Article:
Under the Scope
RONI POLISAR’ S SALT FIRING IN WOOD
Roni fires most of her work in a wood kiln. Unlike most types of kiln firings, wood firings are very labor intensive and require a good team of kiln participants. Wood kilns are fueled by large quantities of wood generally delivered in bulk in large pieces. The wood must first be chopped, split, and then hauled near the kiln to be steadily added to the kiln through the kiln’s firebox until the kiln temperature reaches about 2400 F. This takes about 24-30 hrs depending on the particular kiln and may take up to 3 wks for really large kilns. All sorts of wood are used: pine, oak, cherry are just a few.
Kiln participants work in 4-6 hour shifts — depending on the kiln firing coordinator. Volunteers for the wee hours of the morning are sometimes hard to find! It is the wee hours that Roni likes best as this is when salts are added to the firing. Roni fires in a
3-chambered wood kiln and one of the chambers is designated for salt. A variety of salt and sodium mixes may be used. Roni uses a mix of sodium carbonate and calcium carbonate combined with water. This forms a slurry that is poured onto boards that are thrown into the kiln through the firebox. The salts must be added at peak temperature reached towards the end of the firing so that they instantly vaporize allowing the free sodium to be carried through the chamber. The addition of salt creates a sodium silicate coating resulting in a glossy glass-like finish on the surfaces it touches. The sodium vapors also effect changes in glazes. Sometimes the soda-fired glazes look entirely different than the same glaze fired in the wood chamber. Salt firings in wood kilns bring the added beauty of the gloss to the ash created by the wood.
Roni observes that there is a natural asymmetry of surfaces on her wood-fired vessels. The side of the pot that faces the fire is more exposed to ash and salt than the opposite side creating differences in the pot’s surface and revealing how the flame carried the ash and salt around the pots. “Each piece is always unique and there is always an element of surprise,” says Roni. “If you like the effects of ash and salt, there is no other way to fire! That is what makes it all worth while!” Roni is not alone. The multi-chambered kilns Roni fires in are called noborigama kilns and were developed in Japan in the 17th c.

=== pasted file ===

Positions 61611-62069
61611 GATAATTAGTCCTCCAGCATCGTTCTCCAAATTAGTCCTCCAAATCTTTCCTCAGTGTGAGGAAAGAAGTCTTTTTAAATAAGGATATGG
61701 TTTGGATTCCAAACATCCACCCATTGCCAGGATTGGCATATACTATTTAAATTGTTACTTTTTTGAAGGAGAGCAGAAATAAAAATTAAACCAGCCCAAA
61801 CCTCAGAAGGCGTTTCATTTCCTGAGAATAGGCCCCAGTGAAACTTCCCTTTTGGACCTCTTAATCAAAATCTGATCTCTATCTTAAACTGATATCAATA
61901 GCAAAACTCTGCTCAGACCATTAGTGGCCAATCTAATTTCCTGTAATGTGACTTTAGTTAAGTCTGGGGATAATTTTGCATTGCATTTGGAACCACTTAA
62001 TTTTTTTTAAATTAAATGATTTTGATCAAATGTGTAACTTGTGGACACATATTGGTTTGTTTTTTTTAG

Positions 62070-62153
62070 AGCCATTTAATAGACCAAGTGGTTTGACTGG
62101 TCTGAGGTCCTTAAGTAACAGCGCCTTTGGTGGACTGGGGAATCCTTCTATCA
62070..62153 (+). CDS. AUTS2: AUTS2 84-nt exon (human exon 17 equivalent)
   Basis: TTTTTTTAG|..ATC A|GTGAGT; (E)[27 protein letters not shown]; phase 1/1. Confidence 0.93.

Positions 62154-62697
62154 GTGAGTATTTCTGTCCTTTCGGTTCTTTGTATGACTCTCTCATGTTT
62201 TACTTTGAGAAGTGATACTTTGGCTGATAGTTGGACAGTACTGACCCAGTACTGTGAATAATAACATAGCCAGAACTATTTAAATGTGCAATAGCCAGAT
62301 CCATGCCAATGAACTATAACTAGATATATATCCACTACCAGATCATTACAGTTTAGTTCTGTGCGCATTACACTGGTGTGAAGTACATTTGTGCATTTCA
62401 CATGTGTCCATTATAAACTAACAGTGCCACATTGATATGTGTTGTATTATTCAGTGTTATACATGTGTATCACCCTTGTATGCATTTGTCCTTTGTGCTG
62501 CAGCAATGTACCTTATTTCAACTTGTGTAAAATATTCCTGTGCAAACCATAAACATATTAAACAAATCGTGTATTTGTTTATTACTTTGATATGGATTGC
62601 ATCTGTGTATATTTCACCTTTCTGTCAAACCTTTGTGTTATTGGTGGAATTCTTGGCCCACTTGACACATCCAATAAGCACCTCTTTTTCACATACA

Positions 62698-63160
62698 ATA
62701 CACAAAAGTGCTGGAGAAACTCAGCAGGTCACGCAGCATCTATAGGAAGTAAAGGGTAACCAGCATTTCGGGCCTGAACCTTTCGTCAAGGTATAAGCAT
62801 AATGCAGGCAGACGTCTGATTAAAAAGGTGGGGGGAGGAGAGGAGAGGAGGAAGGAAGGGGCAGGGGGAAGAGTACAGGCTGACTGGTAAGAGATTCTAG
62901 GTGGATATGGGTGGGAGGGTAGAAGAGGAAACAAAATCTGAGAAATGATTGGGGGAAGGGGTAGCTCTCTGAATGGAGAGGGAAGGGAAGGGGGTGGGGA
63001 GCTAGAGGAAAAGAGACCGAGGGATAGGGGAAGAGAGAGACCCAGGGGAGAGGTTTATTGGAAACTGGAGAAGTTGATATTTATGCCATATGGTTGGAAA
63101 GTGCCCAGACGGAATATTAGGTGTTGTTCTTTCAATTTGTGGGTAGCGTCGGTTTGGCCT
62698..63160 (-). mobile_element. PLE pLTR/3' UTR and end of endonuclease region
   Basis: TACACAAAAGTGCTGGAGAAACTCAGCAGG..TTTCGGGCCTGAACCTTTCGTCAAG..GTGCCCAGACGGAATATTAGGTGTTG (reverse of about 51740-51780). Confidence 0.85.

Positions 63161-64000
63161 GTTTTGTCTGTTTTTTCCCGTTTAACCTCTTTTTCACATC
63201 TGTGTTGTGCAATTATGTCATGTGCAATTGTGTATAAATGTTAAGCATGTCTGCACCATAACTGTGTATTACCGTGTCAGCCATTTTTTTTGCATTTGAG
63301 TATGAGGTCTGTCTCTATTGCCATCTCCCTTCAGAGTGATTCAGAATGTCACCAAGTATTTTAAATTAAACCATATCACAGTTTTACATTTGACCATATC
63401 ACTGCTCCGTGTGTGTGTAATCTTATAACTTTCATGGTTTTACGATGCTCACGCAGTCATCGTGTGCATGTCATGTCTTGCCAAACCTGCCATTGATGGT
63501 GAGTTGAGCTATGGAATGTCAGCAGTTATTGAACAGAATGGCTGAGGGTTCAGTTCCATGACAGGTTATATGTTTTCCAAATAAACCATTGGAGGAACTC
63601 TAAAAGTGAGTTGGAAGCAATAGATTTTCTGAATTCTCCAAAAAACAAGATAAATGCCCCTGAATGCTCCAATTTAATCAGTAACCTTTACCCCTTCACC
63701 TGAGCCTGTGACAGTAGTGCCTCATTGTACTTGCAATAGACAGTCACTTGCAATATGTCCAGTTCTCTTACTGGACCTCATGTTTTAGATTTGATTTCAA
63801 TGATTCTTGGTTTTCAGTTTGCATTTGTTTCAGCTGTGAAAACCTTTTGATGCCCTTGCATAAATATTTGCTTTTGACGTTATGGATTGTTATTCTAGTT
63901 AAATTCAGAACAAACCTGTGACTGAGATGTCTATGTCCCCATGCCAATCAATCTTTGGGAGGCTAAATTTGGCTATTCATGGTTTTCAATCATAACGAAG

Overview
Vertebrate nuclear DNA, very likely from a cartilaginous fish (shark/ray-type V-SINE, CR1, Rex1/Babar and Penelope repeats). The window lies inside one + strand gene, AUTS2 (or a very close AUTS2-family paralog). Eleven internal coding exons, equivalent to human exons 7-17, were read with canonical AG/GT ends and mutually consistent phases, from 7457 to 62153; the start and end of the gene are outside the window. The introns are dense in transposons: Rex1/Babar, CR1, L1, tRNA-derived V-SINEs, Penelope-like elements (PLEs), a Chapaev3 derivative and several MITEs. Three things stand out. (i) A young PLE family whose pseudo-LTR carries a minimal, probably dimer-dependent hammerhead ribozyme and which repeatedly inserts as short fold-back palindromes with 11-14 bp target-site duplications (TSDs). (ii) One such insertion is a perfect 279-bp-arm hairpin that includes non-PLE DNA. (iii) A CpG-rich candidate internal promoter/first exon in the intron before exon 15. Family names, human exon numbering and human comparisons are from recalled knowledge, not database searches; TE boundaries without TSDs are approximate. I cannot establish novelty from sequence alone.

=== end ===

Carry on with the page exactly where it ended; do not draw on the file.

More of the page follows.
The unique, subtle effects and variations created by the salt and ash match Roni’s interest in achieving forms with structural strength while still expressing gesture and movement as well as showing process. She makes wheel-thrown vessels as she likes the volume wheel work allows as well as slab-formed vessels which allow her to create different forms and texture.
Roni does most of her work at her Burtonsville, Md home. Her studio — a converted horse stall — houses her kiln and wheel. She does most of her wood firings at Monocacy River Pottery in Md.
As a teenager, Roni was interested in ceramics and began her first studies at the Chrysler Museum Art School in Norfolk , Va. She continued her studies in ceramics at the University of Maryland where she earned a BA in Art History and an MA in American Studies focusing on culture, and moved on to become an Art Conservation Specialist at the Smithsonian. Roni continues to broaden her ceramic skills taking numerous workshops. Some of her favorite potters are Randy Johnson, Chris Staley, and Karen Karnes.
Roni was juried into Scope in 2015. She also participates in numerous exhibits at the Strathmore Museum, at the Academy of Fine Arts in Lynchburg, Va and at the Clay Coop in Rockville Md. In 2013 she won the Creative Craft Council Montgomery
Potters Award. You can see more of Roni's work at ronipolisar.weebly.com
Torpedo Factory Art Center
105 N. Union St.
Ground Floor, Studio 19
Alexandria, Va 22314.
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Second Thursday: 10 a.m. - 9 p.m.
Second Friday: 10 a.m. - 10 p.m.
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